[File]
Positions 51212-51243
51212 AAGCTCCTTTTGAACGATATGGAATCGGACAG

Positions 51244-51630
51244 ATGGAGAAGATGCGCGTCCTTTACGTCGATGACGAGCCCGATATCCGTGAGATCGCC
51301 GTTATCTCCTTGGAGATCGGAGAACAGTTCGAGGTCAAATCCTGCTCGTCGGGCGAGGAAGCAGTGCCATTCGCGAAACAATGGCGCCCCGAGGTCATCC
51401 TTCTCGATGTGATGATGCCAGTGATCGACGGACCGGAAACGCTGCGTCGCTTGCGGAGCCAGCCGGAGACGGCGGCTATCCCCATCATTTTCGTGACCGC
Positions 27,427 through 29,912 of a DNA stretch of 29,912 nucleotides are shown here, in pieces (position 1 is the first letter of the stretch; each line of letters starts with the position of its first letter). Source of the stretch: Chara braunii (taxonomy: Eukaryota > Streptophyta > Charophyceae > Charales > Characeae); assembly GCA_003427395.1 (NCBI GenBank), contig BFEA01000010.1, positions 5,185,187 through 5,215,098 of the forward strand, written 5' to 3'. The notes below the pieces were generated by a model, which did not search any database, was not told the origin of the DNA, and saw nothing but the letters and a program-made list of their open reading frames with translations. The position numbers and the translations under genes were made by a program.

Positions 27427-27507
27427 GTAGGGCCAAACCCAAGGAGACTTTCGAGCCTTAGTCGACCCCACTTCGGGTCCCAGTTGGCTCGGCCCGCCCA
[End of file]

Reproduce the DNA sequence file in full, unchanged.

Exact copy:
Positions 51212-51243
51212 AAGCTCCTTTTGAACGATATGGAATCGGACAG

Positions 51244-51630
51244 ATGGAGAAGATGCGCGTCCTTTACGTCGATGACGAGCCCGATATCCGTGAGATCGCC
51301 GTTATCTCCTTGGAGATCGGAGAACAGTTCGAGGTCAAATCCTGCTCGTCGGGCGAGGAAGCAGTGCCATTCGCGAAACAATGGCGCCCCGAGGTCATCC
51401 TTCTCGATGTGATGATGCCAGTGATCGACGGACCGGAAACGCTGCGTCGCTTGCGGAGCCAGCCGGAGACGGCGGCTATCCCCATCATTTTCGTGACCGC
Positions 27,427 through 29,912 of a DNA stretch of 29,912 nucleotides are shown here, in pieces (position 1 is the first letter of the stretch; each line of letters starts with the position of its first letter). Source of the stretch: Chara braunii (taxonomy: Eukaryota > Streptophyta > Charophyceae > Charales > Characeae); assembly GCA_003427395.1 (NCBI GenBank), contig BFEA01000010.1, positions 5,185,187 through 5,215,098 of the forward strand, written 5' to 3'. The notes below the pieces were generated by a model, which did not search any database, was not told the origin of the DNA, and saw nothing but the letters and a program-made list of their open reading frames with translations. The position numbers and the translations under genes were made by a program.

Positions 27427-27507
27427 GTAGGGCCAAACCCAAGGAGACTTTCGAGCCTTAGTCGACCCCACTTCGGGTCCCAGTTGGCTCGGCCCGCCCA